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Okay, I admit it. I’ve gone native.

It happens when you immerse yourself in a culture you find both fascinating and accessible. I imagine it’s a bit like what Dian Fossey went through up in the mountains of Rwanda. Or maybe that’s a bad example. Filmmakers aren’t usually gorillas (though sometimes they use guerilla tactics) and I don’t think anybody is going to murder me because I’m fighting for filmmakers rights. Sorry, that was an early digression, even for me.

I guess my point is, I like filmmakers. More to the point, I like New Mexico filmmakers. They’re a much different breed than the Hollywood variety I cavorted with in the 90s. They’re friendlier, more cooperative and, as I said before, accessible. They don’t hold their profession over their heads like a trophy to be admired by “outsiders,” squirreled away like Masonic nuts and only grudgingly put to use when the money is right.

They like to work and in doing so, to share the experience with peers and the uninitiated alike. As a result, I find them to be more creative, more experimental and far more prolific. I like that.

Maybe that’s why I found myself tagging along on a location scout with a large group of Las Cruces best and brightest on a windy spring day; one of the nastiest, most blustery days on recent record. Recent being about a week, hereabouts, but again, I digress.

AlamedaHouseThe event was the first in a series of seminars given by film industry professionals in Las Cruces and sponsored by the Las Cruces Film Office (LCFO), a subsidiary of the Las Cruces Convention & Visitor’s Bureau (LCCVB), in cooperation with the Dona Ana Community College’s Creative Media Technology (DACC’s CMT) department. Which is a whole bunch of acronyms working together to create one significant acronym called the Film Workforce Initiative (FWI).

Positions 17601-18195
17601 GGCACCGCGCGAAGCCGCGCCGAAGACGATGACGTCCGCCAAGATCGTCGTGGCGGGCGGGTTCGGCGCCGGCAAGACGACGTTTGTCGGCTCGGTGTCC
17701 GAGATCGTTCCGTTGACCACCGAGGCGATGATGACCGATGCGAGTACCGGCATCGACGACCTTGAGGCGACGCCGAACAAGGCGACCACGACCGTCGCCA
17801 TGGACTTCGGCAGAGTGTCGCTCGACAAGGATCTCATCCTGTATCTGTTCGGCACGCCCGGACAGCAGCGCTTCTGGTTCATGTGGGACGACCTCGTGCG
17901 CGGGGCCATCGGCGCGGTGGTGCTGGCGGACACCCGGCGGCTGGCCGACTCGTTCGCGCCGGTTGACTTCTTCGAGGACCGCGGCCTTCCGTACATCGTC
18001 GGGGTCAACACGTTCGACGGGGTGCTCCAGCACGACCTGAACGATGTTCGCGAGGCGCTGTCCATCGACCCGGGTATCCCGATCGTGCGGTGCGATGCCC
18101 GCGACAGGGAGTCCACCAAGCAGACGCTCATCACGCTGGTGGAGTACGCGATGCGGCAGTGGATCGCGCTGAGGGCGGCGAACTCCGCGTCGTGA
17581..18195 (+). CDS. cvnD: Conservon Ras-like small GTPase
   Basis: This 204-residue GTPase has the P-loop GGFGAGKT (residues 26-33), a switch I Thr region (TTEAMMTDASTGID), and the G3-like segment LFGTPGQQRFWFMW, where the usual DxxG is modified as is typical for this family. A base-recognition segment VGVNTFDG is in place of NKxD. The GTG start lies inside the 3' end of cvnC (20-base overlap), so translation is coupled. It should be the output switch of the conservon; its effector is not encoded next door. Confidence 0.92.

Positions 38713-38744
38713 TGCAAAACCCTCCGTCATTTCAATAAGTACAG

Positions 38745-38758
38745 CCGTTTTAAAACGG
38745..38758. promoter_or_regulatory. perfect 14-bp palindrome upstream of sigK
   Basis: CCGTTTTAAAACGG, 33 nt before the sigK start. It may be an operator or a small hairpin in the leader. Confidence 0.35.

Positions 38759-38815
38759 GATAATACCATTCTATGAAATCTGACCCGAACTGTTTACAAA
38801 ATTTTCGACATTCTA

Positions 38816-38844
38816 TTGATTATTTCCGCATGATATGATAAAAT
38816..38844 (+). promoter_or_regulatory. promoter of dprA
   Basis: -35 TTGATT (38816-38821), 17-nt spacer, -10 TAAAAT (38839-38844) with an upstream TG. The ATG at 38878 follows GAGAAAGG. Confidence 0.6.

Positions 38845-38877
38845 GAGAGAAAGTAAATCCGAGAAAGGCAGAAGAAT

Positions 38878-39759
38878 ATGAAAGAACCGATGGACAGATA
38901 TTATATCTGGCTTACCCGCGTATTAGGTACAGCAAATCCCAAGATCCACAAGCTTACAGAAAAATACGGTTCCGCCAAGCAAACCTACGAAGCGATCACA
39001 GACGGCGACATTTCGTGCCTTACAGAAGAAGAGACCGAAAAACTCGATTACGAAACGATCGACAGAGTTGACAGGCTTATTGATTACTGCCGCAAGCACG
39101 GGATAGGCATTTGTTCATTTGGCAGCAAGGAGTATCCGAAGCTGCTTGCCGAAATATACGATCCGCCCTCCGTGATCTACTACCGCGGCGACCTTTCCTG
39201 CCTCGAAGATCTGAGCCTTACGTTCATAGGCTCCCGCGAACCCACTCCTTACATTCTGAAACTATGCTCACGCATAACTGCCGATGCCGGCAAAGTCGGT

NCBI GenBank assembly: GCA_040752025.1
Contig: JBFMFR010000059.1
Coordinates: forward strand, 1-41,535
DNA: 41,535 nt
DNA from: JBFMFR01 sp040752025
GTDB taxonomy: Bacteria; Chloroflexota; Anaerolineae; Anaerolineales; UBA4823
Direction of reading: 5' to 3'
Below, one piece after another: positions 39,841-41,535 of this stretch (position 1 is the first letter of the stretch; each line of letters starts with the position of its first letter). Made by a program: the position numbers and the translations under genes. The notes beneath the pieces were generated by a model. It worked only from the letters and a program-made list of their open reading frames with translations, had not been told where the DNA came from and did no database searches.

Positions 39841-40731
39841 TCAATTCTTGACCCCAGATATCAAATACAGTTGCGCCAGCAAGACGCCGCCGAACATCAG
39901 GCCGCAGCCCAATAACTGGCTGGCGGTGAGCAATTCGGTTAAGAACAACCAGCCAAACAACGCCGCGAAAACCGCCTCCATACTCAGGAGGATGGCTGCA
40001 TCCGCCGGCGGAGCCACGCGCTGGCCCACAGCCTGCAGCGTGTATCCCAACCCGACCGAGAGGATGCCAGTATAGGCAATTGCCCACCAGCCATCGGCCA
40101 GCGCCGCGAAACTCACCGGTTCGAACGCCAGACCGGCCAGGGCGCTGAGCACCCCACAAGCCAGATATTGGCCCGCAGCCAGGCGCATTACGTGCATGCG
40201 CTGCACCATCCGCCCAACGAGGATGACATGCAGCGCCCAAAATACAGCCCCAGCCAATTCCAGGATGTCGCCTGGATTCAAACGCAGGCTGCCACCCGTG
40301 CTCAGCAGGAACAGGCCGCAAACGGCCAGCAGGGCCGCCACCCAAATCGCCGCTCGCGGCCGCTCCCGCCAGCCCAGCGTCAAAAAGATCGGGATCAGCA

The seminar convened first in a DACC East Campus classroom, where a large group of amateur and professional filmmakers gathered to learn everything they could about location scouting from the local expert in the field, New Mexico location manager Rebecca “Puck” Stair, before taking it out into the field. The seminar itself was very informative, very educational and liberally peppered with personal anecdotes about real-life situations encountered on movie sets and/or locations.

Throughout the majority of the four hours in the classroom, she reiterated certain points, including honesty, transparency and, above all else, professionalism. She believes, as so many in the New Mexico film industry do, that in order to lure more opportunities to our fair state, each and every filmmaker, no matter what his function, serves as an ambassador. As location scouts are very often the first contact a business or landowner makes with a film production, she takes this responsibility very seriously.

I may not grow up to be a location scout, but I certainly have a much better appreciation for what they do. In that respect, the seminar was clearly a success. By the time Puck was finished with a complete rundown of what her profession entails, every person in the room was ready to go out and show her what they could do.